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MSF in Uganda, 2002
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Fight against malaria and HIV/AIDS gathers pace
MSF's work in Uganda has increasingly focused on diseases such as malaria, AIDS and kala azar (visceral leishmaniasis), while work to combat sleeping sickness has wound down after 16 years. MSF continues primary and maternal medical care to residents and displaced people in some areas.
The Bundibugyo area, where MSF has been working since 1999, is home to about 150,000 people, 120,000 of whom are displaced people living in about 60 camps. MSF's work in an area hospital and through a mobile clinic reaching the displaced has shown malaria to be the main reason for hospitalizations and consultations. MSF is assessing resistance to malaria drugs and is working to implement adequate treatment protocols in the district.
Over the last year, MSF has begun offering direct antiretroviral (ARV) treatment to AIDS sufferers in a number of developing countries, including Uganda. By July 2002, MSF's HIV/AIDS program at the hospital in Arua had started providing ARV treatment. MSF has already been using ARV drugs at the same hospital since July 2000 to help prevent mother-to-child transmission of HIV. The building of an HIV/AIDS clinic, which will make possible separate care and counseling facilities, is under way. The temporary clinic in the hospital has about 350 regular patients.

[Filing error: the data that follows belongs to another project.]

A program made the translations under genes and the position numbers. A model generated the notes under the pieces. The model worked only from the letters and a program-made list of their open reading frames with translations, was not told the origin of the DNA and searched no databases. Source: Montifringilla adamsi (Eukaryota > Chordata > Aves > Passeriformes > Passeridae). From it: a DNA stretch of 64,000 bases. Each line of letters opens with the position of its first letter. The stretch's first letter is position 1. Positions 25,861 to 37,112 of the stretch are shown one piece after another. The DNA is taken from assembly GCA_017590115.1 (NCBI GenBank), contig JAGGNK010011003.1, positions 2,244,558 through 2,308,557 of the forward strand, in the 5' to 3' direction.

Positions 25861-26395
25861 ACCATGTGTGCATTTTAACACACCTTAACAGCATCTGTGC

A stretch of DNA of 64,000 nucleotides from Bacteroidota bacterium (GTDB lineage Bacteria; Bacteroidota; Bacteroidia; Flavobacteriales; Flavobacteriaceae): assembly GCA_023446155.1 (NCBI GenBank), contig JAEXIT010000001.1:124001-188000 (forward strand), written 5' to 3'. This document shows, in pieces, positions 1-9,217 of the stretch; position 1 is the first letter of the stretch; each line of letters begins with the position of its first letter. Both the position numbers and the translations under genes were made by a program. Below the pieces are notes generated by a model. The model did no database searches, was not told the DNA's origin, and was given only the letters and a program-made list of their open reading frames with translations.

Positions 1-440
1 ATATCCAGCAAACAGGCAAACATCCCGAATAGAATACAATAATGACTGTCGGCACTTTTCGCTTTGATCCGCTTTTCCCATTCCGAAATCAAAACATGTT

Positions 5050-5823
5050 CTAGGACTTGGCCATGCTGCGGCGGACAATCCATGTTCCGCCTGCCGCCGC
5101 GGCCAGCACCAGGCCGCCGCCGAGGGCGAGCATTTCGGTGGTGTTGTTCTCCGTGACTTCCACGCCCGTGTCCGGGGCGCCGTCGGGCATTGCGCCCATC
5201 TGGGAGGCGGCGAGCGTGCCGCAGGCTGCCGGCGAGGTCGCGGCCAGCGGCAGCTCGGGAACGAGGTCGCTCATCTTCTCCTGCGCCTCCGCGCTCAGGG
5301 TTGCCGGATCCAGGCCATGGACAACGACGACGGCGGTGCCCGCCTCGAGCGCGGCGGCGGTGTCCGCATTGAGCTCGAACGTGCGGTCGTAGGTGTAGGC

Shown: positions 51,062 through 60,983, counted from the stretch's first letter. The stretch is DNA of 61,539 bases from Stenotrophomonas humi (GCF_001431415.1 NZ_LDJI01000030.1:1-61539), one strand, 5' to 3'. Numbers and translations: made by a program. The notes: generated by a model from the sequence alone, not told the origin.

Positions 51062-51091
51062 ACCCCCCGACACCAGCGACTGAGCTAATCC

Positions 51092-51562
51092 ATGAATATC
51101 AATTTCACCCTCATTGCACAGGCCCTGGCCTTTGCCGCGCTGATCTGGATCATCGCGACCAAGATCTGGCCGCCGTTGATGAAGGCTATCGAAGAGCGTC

MSF is completing its 16-year intervention to fight sleeping sickness in northern Uganda in September 2002. Since 1986, the MSF program has treated over 17,000 people; trained local medical staff at a variety of levels; and met its goal of reducing the prevalence of the disease. Moreover, after several years of pushing for the introduction of eflornithine to treat advanced cases, MSF gained authorization to implement this newer, less toxic treatment in Omugo health center at the end of May 2002.
In Amudat, in eastern Uganda, MSF continues to screen for and treat kala azar, a deadly parasitic disease endemic in the area. About 30 patients, many crossing the border from Kenya, are treated each month. In the same area, MSF manages a health center that provides 800 outpatient consultations per month, with 120 beds for inpatient care.
MSF began working in Uganda in 1982.